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class a
{
    public:
        a(int);    
        virtual ~a();
        virtual void print();
        int getNumber()
    private:
        int number;
};

class b : public a
{
    public:
        b(int);
        virtual ~b();
};

class c : public b
{
    public:
        c(int);
        virtual ~c();
        virtual void print();
};

those are headers that represent a cpp file. I implemented all the methods in each appropriate cpp file. I used this code and it works just fine although I wonder if class b should also implemented print (even like that : print(){}), because it seems to me of better programming. so what is the appropriate way to do it ? implement (even if not necessary) or not ?

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thank you for the editing –  John Oldman Jan 3 '13 at 0:40
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2 Answers 2

up vote 0 down vote accepted

You should only write the functions that are going to be overloaded by the subclass. If the subclass is not specializing a given behavior, then it would be bad practice to write a copy of a parent function in the subclass. Not only would this be wasteful and potentially confusing, it could also lead to errors at some point later on.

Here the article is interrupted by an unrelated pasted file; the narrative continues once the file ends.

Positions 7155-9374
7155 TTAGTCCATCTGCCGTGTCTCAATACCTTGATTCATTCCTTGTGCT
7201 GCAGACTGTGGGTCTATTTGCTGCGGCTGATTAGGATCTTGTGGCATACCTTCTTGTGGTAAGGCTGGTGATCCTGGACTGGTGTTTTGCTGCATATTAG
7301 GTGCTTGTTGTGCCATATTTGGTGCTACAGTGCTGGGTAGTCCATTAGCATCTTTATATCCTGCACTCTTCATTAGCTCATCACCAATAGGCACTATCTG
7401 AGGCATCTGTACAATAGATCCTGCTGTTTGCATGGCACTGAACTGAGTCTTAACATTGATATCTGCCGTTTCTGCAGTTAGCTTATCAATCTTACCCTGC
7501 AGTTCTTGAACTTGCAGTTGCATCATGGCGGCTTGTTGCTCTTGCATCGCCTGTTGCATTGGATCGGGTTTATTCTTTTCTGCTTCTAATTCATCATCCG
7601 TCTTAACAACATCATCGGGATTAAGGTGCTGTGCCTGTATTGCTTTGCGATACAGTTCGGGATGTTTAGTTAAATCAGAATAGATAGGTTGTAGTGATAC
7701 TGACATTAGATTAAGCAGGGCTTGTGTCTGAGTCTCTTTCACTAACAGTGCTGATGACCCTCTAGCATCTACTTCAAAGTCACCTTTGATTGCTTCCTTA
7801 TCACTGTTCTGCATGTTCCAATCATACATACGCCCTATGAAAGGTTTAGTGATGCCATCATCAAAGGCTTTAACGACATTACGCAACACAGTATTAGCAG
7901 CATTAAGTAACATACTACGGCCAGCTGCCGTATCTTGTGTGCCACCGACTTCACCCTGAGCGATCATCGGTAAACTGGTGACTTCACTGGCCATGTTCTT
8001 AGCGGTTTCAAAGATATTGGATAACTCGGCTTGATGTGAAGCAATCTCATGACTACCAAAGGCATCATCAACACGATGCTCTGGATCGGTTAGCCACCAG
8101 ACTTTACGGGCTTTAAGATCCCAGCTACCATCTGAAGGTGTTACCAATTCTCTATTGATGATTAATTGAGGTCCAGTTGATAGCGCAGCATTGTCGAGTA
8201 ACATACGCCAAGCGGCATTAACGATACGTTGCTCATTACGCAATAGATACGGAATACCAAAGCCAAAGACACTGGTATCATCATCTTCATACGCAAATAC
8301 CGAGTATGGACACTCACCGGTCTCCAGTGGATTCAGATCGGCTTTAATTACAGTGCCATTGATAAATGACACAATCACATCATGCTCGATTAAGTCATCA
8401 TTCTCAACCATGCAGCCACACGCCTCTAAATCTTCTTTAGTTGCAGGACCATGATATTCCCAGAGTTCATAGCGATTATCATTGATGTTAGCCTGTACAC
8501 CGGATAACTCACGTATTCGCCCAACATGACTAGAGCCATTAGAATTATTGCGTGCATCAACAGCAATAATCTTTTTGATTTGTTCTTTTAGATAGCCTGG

Consider this: a parent class I'll call Monkey and a subclass I'll call Tarzan. In the Monkey class, I'll define a function for Swing().

Now, since Tarzan is a derivative of Monkey and learned to swing in the trees like Monkey, there's no need to write Tarzan's own version of the Swing function. But, let's say that I did write it anyway just to be "complete." Now I've got 2 routines to update if I need to change the way a Monkey swings: one for the Monkey class and another for Tarzan. Worse yet, if I DO change how a Monkey will Swing and forget to make the same change in Tarzan, Tarzan will no longer swing like a Monkey and THAT would be unexpected and probably wrong.

Conclusion: only write code in subclass functions where the subclass requires specialization from what is already defined for the parent.

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wou are right. thank you !! –  John Oldman Jan 3 '13 at 8:22
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The entire point of inheritance in object-oriented programming is that you can rely on the superclass implementation of methods you don't want to have to rewrite.

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